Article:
When you’re the only winless starting quarterback in the NFL and you’ve thrown more interceptions than touchdowns, you might soon be out of a job. It’s just surprising when that “you” is 27-year-old Matthew Stafford, who is coming off a Pro Bowl campaign and is one of just five quarterbacks in NFL history to throw for 5,000 yards in a single season.

But it is.

Yes, after signing an extension in 2013 that included $41.5 million in guaranteed money, Stafford has performed below expectations. Jim Caldwell benched Stafford during a three-pick performance in a 42-17 loss to the Cardinals last Sunday, a move that suggests the Lions are nearing a fork in the road.

Will this benching be a blip on the Stafford radar, or does it foreshadow the end of an era in Detroit?

“It just depends on how he responds to it,” CBS Sports NFL analyst Trent Green said on CBS Sports Radio’s Tiki and Tierney. “You guys had a great point: It is a fork in the road. Anytime you get benched, no matter what position you are, your career is going to go one of two ways. Either people are starting to lose confidence in you (and) lose faith in you, or do you, for lack of a better phrase, grab the bull by the horns and all of a sudden start performing the way you’re capable of performing? So this could be a very interesting time for Matthew Stafford.

“It’s interesting talking about guys getting paid,” Green continued. “The way the salary cap was set up before – when you had your high draft picks getting the big salaries – they were pressured into playing sooner than when they were ready because they were getting paid. The owners were like, ‘If I’m paying this guy the money, we got to get him on the field.’ Now with the way the collective bargaining agreement is set up with the rookie pay scale, the guys aren’t getting the same kind of contracts. So that pressure to play right away isn’t nearly as much as it was before.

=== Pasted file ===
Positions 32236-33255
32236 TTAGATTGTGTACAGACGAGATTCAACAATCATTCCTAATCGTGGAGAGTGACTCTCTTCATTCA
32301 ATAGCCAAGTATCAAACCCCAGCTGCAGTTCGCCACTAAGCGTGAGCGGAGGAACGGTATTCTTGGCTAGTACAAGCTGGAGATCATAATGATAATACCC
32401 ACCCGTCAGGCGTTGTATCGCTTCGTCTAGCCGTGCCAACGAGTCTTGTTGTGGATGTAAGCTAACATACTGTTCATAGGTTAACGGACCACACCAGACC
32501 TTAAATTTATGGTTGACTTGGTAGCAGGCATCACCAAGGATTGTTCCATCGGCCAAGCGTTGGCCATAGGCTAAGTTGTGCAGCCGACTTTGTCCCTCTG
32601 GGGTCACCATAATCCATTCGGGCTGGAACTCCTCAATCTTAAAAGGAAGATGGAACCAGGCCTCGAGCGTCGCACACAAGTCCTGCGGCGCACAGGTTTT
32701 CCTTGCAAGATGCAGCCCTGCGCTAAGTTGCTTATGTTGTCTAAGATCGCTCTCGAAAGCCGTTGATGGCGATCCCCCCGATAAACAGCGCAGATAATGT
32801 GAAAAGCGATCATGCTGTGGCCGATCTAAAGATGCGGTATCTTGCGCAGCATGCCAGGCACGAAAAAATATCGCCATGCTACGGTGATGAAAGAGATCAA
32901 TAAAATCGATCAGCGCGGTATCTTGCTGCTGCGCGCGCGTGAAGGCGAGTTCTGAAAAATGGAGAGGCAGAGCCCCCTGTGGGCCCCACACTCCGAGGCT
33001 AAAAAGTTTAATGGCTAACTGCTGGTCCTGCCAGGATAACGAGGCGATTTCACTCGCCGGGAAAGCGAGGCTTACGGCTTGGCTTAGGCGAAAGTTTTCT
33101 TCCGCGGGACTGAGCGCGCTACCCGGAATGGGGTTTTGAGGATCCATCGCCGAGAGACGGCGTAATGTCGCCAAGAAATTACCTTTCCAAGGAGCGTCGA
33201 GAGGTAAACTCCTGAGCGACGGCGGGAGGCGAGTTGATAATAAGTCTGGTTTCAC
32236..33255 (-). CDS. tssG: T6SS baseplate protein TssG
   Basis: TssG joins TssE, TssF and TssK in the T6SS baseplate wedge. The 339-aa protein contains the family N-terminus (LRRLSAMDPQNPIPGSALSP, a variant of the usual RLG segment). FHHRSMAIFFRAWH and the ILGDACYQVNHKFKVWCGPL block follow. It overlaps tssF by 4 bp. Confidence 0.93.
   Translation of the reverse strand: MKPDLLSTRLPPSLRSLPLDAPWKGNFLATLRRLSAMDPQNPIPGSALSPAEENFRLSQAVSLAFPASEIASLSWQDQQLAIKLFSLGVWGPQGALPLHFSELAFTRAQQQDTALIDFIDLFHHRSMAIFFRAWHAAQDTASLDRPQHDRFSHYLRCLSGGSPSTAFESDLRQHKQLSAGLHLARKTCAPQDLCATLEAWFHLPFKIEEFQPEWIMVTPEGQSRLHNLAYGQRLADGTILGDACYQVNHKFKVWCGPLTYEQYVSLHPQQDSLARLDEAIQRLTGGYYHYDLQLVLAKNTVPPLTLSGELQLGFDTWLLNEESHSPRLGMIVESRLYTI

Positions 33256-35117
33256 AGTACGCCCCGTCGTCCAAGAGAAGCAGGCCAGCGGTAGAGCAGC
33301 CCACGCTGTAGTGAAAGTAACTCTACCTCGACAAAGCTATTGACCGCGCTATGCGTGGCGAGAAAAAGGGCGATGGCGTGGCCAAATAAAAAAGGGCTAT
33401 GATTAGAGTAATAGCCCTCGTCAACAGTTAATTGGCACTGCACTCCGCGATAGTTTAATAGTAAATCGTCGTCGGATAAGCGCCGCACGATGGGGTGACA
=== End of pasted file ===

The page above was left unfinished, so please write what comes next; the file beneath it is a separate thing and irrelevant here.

“But now all of a sudden you have these guys (who reach a point where) either you’re going to get the $100 million contract or you’re not. There’s a lot of overpaid quarterbacks right now. But when you start talking that kind of figure, the expectations (come) along with those types of contracts. So it’s really a dilemma for the way the league is set up right now from a pay-scale standpoint. There’s a lot of quarterbacks getting a lot of money, and if you’re not performing to that high level, that’s when the pressure is going to come.”

Stafford isn’t the only highly paid NFC quarterback on the hot seat. There’s also the curious case of Colin Kaepernick, whose 49ers have lost four straight games.

Kaepernick, who last year signed a $126 million extension, has just five touchdowns (four pass, one rush) in five games this season and hasn’t progressed as many thought he would.

Luckily for the 49ers, the contract is extremely team-friendly with little guaranteed money.

“When the contract was signed, there was a lot of backlash for Kaepernick doing a deal like that – and now you know why the deal was done like that,” Green said. “So I think from a team standpoint, it was great to try and see and wait. I don’t imagine too many players or agents are going to agree to a deal like that if Colin Kaepernick is ultimately released from that deal. But it was a good setup by the team. You give him that contract. He had some early success. But you give him that contract and it’s a way to say, ‘Hey, you know what? It’s a work in progress. We want to see more.’ I have a hard time believing if he ultimately is released that too many agents or players would want to do deals like that.”

The Lions will try to get in the win column this Sunday at home against Chicago (2-3), while the 49ers (1-4) will try snap their four-game skid at home against Baltimore (1-4).


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